Question: Are book coaches and freelance editors a scam? No one used them a hundred years ago.
Answer: It’s essential to understand the HISTORY of the publishing industry to understand how it has evolved in the 21st Century.
Independent book coaches and professional editors with integrity (—unfortunately, shady folks exist within any industry—) did not arise and do not exist to prey on aspiring authors.
Rather, the rise of the Internet led to a glut of free content, resulting in the inability for traditional journalism, publishing, and advertising industries to remain viably profitable after +/- 2005. Their staff and budgets were decimated.
Editors working at large houses who used to have time to develop books (and relationships) with new writers were soon able to devote resources only to top authors. Agents were then expected to take over many developmental and editorial tasks once done in-house. Today, even traditionally published authors hire independent publicists, as marketing resources shift more and more to sure-fire bestsellers. (Think a memoir by Michelle Obama, or the latest by J.K. Rowling.)
At the same time print publishing was shrinking, the rise of e-books enabled self-publishing (once prohibitively expensive) to suddenly become available to anyone. Today, literally inclined anyone can become an author.
The upside to this? Many wonderful, experimental, niche books now find a direct route to readers.
The downside? 80% of self-published work is slop.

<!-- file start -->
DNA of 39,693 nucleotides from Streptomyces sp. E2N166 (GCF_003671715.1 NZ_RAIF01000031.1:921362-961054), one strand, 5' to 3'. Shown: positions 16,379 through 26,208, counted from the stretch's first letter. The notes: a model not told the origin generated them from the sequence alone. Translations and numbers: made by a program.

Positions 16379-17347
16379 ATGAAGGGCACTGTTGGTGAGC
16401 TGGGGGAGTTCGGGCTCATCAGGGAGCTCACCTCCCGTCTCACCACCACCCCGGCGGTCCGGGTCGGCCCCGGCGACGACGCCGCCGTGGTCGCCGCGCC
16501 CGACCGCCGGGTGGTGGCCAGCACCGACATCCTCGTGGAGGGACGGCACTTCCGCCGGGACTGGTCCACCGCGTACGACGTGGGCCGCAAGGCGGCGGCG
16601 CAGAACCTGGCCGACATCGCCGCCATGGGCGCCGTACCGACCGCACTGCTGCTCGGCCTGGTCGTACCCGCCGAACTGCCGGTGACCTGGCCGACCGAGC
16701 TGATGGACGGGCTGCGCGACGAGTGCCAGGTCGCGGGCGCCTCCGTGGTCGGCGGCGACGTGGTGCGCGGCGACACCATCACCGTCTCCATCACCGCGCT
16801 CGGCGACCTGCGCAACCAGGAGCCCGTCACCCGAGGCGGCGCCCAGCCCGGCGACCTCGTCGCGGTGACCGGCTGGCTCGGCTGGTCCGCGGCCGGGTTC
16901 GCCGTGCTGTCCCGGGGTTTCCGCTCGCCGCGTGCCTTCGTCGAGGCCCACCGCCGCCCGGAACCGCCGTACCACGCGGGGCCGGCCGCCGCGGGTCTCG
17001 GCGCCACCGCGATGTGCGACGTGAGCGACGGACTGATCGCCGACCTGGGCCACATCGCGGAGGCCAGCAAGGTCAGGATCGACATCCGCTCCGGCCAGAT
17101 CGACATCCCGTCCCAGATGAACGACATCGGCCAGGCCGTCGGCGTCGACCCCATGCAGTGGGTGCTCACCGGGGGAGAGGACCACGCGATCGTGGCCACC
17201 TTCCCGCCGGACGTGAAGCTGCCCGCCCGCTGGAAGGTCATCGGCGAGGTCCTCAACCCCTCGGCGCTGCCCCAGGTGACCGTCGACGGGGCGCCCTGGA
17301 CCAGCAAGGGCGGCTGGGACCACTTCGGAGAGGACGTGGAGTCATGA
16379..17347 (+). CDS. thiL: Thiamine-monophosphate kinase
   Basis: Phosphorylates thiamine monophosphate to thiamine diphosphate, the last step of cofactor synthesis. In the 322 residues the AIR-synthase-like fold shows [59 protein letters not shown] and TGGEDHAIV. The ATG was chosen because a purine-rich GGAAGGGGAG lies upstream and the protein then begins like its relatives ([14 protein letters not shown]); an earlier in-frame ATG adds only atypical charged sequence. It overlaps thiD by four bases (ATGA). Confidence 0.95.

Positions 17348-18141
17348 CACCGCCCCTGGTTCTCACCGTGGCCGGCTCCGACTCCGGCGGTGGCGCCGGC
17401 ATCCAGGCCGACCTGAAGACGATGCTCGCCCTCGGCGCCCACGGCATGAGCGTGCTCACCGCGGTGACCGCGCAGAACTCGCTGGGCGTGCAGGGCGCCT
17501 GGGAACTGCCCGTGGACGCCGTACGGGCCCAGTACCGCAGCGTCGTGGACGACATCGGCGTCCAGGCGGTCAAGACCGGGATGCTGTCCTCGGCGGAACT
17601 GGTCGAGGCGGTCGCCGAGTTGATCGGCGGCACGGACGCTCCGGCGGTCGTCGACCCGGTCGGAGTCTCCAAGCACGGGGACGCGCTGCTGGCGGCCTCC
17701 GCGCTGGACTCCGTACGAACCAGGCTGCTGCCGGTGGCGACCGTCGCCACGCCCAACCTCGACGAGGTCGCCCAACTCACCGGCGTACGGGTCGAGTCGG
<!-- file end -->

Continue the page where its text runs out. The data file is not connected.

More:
So you can see how it might prove challenging for readers to FIND these wonderful needles in the self-published haystack without authors either:
1) Doing a great deal of self-study in both writing AND fields related to writing
2) Employing expert editors and professional marketing strategists to help them categorize, launch, and promote books to actually reach aligned readers.
After all, the final step in The Writing Cycle is to be read and impact the lives of readers.
This is to say: the industry evolved; hence, independent professionals evolved with it. Comparing publishing today with publishing a hundred years ago makes little sense. The art and craft of writing presents similar struggles; the landscape of publishing has changed.
(NOTE: This is true of many fields in the wake of the Tech Revolution: 30% of jobs filled today did not even exist 20 years ago.)
Book coaches and freelance editing professionals are merely reflections of the gig economy’s proliferation, as well as downsizing at agencies and publishing houses. They fill the void once occupied by full-tine employees in these industries. They are not scammers. If you wish to ensure your work is as polished as possible before sending it for submission or publication, rest assured you will benefit from their services.
That said, do your homework when considering which coach or editor will be the best fit for your project. Most specialize in specific genres, work with authors at particular stages of experience or book development, and prefer to align with material that speaks to their passions, much as traditional editors always have.
Have a question? Contact me and I’ll answer it on the blog!
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